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A scleroprotein forms long protein filaments, which are shaped like rods or wires. Scleroprotein are structural proteins or storage proteins that are typically inert and water-insoluble. A scleroprotein occurs as an aggregate due to hydrophobic side chains that protrude from the molecule.
A scleroprotein's peptide sequence often has limited residues with repeats; these can form unusual secondary structures, such as a collagen helix. The structures often feature cross-links between chains (e.g., cys-cys disulfide bonds between keratin chains).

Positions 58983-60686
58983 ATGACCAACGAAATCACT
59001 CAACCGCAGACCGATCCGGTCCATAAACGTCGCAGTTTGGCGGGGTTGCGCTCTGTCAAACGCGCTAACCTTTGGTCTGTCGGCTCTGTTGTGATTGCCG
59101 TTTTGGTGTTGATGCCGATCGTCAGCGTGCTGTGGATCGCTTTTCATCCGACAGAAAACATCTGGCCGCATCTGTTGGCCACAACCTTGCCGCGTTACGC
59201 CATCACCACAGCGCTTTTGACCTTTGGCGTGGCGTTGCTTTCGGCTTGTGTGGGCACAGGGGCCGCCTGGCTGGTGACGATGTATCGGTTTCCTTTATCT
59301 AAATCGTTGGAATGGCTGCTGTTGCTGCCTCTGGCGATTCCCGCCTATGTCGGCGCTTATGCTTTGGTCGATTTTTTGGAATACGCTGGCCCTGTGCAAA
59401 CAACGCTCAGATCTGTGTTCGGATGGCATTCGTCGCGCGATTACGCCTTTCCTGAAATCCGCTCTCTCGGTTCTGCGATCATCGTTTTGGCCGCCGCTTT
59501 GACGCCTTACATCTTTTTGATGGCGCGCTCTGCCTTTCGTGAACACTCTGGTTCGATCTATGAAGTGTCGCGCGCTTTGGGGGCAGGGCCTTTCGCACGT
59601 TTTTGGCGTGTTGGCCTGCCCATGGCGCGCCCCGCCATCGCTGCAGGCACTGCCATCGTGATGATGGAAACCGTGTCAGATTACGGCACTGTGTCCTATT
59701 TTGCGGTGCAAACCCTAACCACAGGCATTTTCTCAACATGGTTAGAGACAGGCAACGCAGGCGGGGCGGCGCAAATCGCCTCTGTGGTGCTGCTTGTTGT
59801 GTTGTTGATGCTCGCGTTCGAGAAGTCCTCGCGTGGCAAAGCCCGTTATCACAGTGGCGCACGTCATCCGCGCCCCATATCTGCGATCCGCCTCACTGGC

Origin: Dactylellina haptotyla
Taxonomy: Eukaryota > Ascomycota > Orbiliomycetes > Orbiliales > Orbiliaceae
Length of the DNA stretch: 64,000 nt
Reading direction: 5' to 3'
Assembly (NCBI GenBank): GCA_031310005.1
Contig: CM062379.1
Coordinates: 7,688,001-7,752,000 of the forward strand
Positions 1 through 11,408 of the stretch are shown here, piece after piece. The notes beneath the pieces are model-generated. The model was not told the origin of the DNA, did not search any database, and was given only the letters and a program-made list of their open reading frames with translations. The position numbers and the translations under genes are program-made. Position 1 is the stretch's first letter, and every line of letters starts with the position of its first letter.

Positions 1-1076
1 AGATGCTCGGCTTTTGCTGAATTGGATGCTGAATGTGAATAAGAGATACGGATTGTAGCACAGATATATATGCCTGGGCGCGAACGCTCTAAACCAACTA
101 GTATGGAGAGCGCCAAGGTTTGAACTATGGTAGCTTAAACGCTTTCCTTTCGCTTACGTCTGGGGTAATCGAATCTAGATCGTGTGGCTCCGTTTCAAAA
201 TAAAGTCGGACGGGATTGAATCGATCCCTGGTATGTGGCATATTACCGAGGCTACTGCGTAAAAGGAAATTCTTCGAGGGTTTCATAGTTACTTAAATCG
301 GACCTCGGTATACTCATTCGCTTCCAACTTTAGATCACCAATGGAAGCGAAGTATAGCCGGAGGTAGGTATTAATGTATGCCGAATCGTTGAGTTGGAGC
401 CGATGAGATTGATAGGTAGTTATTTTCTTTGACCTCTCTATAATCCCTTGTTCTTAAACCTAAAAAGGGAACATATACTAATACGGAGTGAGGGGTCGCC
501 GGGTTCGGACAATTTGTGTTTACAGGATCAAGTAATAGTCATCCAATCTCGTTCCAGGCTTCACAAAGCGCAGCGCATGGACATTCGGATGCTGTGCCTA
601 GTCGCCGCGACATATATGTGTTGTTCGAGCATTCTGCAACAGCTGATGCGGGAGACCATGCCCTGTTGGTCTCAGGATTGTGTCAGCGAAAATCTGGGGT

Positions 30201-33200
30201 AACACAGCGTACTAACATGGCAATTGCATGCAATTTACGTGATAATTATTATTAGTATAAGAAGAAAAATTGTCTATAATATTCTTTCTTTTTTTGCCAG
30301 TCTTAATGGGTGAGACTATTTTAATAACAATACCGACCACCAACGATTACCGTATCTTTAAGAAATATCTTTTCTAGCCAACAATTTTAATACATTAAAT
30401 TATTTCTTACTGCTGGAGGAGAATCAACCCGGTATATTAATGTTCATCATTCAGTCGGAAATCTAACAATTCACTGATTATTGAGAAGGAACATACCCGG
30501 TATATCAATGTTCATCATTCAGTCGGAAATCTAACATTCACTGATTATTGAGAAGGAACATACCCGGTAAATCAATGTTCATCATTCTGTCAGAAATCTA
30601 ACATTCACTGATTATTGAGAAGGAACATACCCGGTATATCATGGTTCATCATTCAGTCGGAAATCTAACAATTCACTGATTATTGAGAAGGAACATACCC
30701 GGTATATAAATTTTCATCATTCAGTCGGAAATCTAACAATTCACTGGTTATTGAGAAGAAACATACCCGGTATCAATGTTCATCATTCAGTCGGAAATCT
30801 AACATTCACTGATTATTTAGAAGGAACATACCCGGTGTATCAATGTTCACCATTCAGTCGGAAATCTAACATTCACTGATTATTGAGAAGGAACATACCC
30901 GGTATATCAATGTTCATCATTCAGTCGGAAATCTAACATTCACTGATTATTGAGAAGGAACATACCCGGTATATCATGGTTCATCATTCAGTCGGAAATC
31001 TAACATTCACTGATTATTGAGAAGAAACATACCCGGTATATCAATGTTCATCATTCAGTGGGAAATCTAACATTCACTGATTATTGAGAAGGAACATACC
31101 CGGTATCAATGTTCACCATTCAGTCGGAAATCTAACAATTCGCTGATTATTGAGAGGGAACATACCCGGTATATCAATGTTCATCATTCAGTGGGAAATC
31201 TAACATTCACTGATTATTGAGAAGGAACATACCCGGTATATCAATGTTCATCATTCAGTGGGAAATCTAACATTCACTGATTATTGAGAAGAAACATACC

Miroshnikov et al. (1998) are among the researchers who have attempted to synthesize fibrous proteins.
- Miroshnikov KA, Marusich EI, Cerritelli ME, et al. (April 1998). "Engineering trimeric fibrous proteins based on bacteriophage T4 adhesins". Protein Eng. 11 (4): 329–32. doi:10.1093/protein/11.4.329. PMID 9680195.